look that’s me (the shorter one) falling to what I felt would be my certain death.
Short summary of the day at GA: Kelly, Evan, Patrick and I went on all the intense rides (top gun, drop zone, psycho mouse, demon, vortex, XTREME SKYFLYER - third timer now) plus delirium and the water fall one. We did a pose thing for the camera on psycho mouse but i was scared so my face looked like D8. Ok drop zone and xtreme skyflyer were freaking scary. It felt like the roller coasters we went on after those weren’t tall at all. I’d write more about the rest but Kelly summarized it nicely already so yay
Also I got stung by a bee while walking to my car so that makes 3 bee stings and 2 mosquito bites in 4 days and that must be breaking some sort of record…
Meet Mr. Camouflage, one of the special stars of sea life in the Lembeh Strait. I literally said “Whaaaaaaaat the f…” when I saw that amazing color change.
Isn’t evolution grand?
Here’s a feature from Science Friday on octopus and cuttlefish camo skills.
If Earth Had Rings
First off, they would be really pretty to look at. They would also dominate the sky in both night and day at exactly the same place as they would never rise nor set. And at night you would see the Earth’s shadow swing across the rings, like in the 4th photo here.
However, life would be very different on Earth if this were the case. Nocturnal animals would have a hard time being nocturnal, as the light reflecting from the rings would illuminate the night.
Because we are closer to the Sun than Saturn is, the rings would be more rocky than ice, making them less bright but still pretty bright. In fact, you would see far less stars at night (living anywhere other than the equator or the arctic circle) because of the light pollution and not to mention ruin most meteor showers because of that.
During the day the rings would block sunlight in certain regions of the planet creating wild weather cycles and effecting plant life as well. So basically, they would be definitely pretty to look at but they would also make a whole lot of things screwy.
Illustrations by Ron Miller // io9
— Click the photos for captions
3 day weekend :3
Sunday: HMB with the dad. We picked wild strawberries right next to the trail and they tasted really good even though they were tiny. At the wharf there was a sea lion that looked at me and swam along the pier for a while :3 and there were tons of fish in the water.
Monday: SENIOR DITCH DAY. Kelly and I went to Sophia’s house and we cracked up watching Japanese pranks on Youtube. Then we went to Orenchi for lunch but it really doesn’t want to be open for Kelly so we ended up going to Santouka in Mitsuwa. After ramen and mochicreme, Kelly and I watched IRON MAN 3 which was really intense and the parts that weren’t were hilarious (“you know what keeps going through my head right now? where is my sandwich” “I don’t even like working here! they’re so weird!”). Still need to watch Gatsby….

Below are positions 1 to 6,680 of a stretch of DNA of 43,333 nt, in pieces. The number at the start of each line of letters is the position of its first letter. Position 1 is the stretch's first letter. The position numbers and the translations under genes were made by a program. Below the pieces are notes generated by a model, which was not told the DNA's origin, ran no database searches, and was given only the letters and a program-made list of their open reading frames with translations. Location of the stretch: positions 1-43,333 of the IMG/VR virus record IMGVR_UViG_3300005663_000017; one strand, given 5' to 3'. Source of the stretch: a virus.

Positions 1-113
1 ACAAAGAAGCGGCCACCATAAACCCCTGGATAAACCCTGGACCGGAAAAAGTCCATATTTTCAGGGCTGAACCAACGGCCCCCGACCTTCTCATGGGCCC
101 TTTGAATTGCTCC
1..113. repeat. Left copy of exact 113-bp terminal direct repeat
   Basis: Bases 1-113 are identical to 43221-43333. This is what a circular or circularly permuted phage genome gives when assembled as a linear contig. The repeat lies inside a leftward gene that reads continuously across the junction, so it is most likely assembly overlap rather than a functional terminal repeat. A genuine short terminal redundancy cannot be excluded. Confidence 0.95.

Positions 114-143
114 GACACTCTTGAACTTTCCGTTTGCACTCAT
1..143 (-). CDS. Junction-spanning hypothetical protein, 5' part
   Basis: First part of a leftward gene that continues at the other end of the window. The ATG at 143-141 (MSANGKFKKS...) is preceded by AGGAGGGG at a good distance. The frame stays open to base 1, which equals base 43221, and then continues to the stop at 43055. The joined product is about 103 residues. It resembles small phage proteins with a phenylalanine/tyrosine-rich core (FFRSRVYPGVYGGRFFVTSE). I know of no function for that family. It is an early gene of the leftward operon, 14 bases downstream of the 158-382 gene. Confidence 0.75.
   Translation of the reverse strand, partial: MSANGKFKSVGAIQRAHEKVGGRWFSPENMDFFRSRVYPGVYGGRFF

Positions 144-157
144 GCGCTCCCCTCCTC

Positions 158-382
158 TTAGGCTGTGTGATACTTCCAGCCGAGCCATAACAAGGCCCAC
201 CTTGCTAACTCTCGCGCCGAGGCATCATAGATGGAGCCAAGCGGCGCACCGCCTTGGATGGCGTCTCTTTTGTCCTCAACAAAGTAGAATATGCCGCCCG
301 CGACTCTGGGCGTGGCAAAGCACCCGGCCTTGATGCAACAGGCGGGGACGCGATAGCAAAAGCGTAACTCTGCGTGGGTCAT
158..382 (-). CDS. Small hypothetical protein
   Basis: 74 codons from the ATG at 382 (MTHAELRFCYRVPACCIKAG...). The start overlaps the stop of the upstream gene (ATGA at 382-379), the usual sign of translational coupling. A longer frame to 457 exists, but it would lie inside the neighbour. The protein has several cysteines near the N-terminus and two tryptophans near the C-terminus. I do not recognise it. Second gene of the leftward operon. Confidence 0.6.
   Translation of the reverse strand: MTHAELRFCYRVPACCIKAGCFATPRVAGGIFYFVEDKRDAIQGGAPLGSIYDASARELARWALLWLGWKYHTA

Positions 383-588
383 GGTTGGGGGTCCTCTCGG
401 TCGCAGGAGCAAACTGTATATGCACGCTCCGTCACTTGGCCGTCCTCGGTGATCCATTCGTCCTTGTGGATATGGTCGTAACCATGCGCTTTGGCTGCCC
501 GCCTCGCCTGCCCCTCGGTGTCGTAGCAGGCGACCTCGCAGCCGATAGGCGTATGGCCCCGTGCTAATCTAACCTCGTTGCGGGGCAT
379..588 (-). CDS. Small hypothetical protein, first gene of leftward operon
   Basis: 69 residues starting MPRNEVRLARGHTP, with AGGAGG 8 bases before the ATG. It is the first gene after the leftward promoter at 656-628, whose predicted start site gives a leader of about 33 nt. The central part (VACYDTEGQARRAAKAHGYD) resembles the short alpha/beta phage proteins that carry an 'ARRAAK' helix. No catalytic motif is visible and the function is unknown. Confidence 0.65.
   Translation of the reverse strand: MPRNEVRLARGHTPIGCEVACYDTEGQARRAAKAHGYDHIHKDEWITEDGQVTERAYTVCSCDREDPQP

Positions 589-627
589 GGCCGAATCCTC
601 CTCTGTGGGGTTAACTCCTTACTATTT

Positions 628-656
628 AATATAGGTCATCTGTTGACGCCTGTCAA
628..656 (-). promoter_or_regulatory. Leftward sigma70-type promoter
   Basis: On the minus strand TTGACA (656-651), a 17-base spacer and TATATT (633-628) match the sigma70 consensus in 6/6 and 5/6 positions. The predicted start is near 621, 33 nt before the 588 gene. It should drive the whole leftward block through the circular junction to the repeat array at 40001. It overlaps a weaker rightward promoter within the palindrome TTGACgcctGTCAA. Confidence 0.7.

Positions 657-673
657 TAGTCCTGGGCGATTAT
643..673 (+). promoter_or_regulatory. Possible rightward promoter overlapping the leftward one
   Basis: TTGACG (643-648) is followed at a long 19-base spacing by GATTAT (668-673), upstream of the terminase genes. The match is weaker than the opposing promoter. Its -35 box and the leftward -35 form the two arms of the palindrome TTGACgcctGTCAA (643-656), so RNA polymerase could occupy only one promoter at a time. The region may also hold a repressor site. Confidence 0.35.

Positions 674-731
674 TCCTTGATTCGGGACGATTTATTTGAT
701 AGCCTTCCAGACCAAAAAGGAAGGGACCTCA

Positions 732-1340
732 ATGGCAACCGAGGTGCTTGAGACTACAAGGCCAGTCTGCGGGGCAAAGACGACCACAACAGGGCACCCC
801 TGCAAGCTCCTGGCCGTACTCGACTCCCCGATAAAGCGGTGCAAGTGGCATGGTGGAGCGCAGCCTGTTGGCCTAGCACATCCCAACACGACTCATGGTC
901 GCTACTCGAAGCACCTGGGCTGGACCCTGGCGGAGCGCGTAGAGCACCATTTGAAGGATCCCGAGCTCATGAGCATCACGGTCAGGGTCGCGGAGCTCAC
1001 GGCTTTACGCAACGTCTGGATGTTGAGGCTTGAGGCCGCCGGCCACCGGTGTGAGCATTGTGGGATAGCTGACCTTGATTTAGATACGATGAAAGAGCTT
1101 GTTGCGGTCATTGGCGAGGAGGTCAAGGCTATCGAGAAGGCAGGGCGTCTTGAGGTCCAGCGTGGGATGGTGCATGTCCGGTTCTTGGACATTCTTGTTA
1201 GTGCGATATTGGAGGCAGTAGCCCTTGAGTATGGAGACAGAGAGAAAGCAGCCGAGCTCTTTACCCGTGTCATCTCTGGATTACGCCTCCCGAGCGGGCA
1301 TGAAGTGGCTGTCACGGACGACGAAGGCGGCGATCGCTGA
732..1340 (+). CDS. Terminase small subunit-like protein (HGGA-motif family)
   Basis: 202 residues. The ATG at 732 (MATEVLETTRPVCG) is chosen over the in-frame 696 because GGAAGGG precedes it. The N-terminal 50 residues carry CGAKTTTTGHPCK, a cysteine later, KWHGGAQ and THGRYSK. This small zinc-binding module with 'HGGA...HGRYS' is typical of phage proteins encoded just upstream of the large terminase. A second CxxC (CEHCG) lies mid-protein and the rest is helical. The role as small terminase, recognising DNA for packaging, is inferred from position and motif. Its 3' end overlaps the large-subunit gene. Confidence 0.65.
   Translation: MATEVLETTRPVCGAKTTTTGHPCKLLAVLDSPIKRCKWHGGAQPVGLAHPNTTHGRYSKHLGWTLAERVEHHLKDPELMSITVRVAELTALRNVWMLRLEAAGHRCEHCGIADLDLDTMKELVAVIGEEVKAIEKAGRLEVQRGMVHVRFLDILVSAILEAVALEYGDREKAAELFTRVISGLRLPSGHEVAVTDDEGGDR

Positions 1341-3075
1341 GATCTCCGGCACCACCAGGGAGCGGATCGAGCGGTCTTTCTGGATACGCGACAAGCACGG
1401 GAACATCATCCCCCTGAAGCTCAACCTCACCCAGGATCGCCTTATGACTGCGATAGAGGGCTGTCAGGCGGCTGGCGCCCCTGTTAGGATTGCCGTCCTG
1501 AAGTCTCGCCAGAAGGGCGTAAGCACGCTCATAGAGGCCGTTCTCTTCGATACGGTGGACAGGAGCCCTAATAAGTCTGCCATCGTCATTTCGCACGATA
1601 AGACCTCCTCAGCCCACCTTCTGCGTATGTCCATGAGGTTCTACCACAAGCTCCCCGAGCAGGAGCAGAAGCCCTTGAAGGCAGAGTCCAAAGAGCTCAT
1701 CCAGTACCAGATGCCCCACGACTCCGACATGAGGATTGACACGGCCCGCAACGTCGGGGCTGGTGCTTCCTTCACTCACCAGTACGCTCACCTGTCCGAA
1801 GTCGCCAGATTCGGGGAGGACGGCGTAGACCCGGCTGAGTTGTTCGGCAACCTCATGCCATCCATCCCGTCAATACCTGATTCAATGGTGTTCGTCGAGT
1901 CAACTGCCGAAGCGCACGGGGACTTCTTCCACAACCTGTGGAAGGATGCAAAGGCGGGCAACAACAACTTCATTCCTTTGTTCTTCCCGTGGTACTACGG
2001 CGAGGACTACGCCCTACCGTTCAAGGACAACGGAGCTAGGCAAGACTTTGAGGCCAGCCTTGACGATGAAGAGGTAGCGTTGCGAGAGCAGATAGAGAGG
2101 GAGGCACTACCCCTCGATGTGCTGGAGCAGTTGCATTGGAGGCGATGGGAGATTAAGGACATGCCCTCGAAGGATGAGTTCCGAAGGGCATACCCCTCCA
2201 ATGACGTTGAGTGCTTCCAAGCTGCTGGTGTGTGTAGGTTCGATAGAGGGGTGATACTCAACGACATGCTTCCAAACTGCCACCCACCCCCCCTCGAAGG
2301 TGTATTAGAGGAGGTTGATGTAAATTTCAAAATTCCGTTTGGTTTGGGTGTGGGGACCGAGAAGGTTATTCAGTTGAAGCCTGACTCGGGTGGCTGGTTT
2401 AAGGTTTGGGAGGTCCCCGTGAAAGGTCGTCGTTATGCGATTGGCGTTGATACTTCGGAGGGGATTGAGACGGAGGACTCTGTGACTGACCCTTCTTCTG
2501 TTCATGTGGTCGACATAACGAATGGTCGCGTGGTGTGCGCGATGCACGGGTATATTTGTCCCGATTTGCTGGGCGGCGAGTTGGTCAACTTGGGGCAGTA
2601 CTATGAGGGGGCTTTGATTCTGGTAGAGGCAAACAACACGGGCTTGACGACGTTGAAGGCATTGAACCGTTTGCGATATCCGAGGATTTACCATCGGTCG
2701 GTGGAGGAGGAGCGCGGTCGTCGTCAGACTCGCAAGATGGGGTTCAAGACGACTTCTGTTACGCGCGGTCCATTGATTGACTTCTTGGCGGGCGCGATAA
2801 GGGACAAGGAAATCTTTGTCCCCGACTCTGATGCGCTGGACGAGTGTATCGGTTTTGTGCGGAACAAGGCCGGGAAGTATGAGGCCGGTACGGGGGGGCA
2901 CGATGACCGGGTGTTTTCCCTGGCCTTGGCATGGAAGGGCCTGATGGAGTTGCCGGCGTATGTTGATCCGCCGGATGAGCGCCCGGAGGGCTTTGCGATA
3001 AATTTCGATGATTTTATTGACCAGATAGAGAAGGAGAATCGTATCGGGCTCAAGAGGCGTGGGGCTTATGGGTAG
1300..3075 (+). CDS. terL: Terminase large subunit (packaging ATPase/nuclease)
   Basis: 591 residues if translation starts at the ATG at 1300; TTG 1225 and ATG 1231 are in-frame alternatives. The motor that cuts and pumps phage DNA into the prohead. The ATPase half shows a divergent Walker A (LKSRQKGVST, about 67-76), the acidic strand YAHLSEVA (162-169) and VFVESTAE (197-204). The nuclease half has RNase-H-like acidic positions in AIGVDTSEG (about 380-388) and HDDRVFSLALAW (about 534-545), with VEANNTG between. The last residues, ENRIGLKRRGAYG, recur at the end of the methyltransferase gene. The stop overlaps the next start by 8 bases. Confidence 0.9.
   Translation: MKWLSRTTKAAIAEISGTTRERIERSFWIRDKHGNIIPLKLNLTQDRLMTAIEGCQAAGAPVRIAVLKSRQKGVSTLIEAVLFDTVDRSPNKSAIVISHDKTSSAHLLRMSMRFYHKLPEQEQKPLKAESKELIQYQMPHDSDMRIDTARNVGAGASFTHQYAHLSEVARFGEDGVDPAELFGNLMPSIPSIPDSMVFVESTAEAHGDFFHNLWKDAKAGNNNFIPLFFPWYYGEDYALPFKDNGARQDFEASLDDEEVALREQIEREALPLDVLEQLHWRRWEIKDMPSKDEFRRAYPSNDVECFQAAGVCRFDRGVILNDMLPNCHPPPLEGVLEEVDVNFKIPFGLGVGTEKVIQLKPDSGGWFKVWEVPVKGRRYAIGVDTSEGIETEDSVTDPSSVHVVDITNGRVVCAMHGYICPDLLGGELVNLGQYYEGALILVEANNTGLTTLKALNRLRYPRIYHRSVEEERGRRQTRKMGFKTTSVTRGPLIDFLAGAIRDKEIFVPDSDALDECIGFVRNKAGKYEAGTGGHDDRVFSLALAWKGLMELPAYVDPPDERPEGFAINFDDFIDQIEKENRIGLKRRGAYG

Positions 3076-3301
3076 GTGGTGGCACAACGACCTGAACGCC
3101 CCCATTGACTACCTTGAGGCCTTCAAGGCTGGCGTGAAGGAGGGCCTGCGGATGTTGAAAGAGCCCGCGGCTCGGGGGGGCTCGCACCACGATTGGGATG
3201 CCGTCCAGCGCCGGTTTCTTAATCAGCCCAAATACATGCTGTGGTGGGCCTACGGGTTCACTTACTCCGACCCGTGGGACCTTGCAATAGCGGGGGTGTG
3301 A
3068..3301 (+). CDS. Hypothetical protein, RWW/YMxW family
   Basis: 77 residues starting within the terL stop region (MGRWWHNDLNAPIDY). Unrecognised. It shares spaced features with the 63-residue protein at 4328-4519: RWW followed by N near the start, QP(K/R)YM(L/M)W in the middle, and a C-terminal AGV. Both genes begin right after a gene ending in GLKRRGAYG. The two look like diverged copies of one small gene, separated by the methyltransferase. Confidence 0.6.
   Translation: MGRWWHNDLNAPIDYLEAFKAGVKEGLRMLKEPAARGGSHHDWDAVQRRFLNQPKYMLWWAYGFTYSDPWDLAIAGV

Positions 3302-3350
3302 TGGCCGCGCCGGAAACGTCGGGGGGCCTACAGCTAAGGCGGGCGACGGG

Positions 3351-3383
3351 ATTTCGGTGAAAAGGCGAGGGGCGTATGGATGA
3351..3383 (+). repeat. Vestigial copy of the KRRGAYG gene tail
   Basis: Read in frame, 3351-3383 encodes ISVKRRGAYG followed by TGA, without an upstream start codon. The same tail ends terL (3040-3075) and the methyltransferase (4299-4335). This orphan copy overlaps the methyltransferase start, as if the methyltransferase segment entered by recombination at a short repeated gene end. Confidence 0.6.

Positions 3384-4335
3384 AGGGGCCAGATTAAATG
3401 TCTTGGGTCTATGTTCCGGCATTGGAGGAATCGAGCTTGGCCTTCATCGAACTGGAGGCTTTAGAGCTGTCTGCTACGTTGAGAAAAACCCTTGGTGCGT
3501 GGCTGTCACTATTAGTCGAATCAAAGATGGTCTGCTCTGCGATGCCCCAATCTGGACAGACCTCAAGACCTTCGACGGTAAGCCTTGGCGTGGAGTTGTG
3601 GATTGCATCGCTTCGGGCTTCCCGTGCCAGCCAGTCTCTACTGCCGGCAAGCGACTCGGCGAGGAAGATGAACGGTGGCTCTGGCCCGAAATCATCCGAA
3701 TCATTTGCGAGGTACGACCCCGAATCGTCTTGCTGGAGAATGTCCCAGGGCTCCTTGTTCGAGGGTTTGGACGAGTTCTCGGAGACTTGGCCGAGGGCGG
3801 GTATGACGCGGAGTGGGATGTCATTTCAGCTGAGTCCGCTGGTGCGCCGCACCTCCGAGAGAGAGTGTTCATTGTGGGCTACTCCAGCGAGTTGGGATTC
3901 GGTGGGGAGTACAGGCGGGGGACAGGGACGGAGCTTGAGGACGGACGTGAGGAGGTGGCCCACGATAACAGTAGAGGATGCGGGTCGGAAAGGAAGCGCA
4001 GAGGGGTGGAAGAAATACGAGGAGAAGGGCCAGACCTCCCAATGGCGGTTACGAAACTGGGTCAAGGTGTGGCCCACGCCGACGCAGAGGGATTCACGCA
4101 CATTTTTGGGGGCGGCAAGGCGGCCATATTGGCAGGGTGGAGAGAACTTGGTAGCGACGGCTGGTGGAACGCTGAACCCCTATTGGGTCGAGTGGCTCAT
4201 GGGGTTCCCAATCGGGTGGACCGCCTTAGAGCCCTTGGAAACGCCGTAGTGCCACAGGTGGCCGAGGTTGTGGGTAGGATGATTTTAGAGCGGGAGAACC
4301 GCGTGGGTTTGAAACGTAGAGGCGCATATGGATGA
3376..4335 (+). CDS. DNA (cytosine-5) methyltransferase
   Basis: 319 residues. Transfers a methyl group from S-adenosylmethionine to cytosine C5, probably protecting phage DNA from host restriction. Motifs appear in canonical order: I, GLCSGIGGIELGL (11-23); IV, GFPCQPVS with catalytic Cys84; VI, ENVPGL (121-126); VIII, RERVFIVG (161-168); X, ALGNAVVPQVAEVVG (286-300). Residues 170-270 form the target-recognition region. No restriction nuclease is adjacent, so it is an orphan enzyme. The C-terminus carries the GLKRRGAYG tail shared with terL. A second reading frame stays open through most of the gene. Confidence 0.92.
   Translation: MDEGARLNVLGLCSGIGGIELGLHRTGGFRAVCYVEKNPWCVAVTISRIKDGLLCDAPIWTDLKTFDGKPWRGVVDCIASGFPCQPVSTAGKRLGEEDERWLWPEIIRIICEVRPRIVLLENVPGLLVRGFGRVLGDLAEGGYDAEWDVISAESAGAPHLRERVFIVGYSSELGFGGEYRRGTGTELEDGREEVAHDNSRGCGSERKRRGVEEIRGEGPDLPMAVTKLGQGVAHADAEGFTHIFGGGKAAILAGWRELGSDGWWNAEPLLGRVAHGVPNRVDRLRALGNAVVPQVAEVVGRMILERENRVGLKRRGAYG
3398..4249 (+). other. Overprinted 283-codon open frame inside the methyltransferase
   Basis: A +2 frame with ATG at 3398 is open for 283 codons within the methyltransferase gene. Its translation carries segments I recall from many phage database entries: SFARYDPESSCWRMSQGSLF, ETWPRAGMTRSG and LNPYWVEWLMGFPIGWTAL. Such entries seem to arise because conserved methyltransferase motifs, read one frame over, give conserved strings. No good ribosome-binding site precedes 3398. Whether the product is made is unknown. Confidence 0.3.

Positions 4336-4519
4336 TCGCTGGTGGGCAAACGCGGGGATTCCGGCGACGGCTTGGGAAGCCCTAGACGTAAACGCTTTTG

An interesting model of our solar system’s path as it travels through space in the Milky Way.
Certainly a departure from usual models that show the Sun as a static object, which it certainly isn’t
I had no idea this was happening. Where are we going?
To fuck some shit up
Around the center of the Milky Way, which is heading towards the Andromeda Galaxy. And our whole Local Group is moving towards the Virgo Cluster.
But we’ll never actually reach the Virgo Cluster because space is expanding between us and them faster than we’re moving towards it.
Location: Nuuk, Greenland
Butterflies can’t see their wings. They can’t see how truly beautiful they are, but everyone else can. People are like that as well.
Butterflies have excellent vision. Similar to birds, butterflies are able to see in the ultraviolet spectrum; unlike birds, butterflies have the broadest spectrum of color vision known to exist in the animal kingdom. A compound eye is located on each side of the butterflies’ head and is made up of many little eyes pressed together into one. The tiny individual eyes are called facets, and are made up of six sides. Thousands of facets make up the two compound eyes. Unlike human vision, where we see one image, butterflies see thousands of small images at a time. Underneath the facets is a crystal cone that extends inwardly and forms a transparent rod. When light enters this rod, it has already been reversed twice, making its’ rays parallel so that light enters the rod in a straight line. Compound eyes aid in seeing into the UV, detecting movement, and seeing varied colors. The side location of their eyes enables them to see in different directions at one time, useful in detecting predators. However, butterflies cannot see detail from a distance and can only recognize the fine patterns of other butterflies from a few feet away. This would mean they are capable of seeing their own wings.
So basically this is one of those supposedly profound quotes that tries to make a point while being based on really shitty information and thus falls apart. Surely they could have found an analogy that doesn’t fly in the face of basic scientific observation if they wanted to send the “you’re more beautiful than you think” message..
- Me: you social butterfly you
- Bhavi: NO I JUST HANG OUT WITH WHOEVER ACCEPTS ME
- Bhavi: and my awkness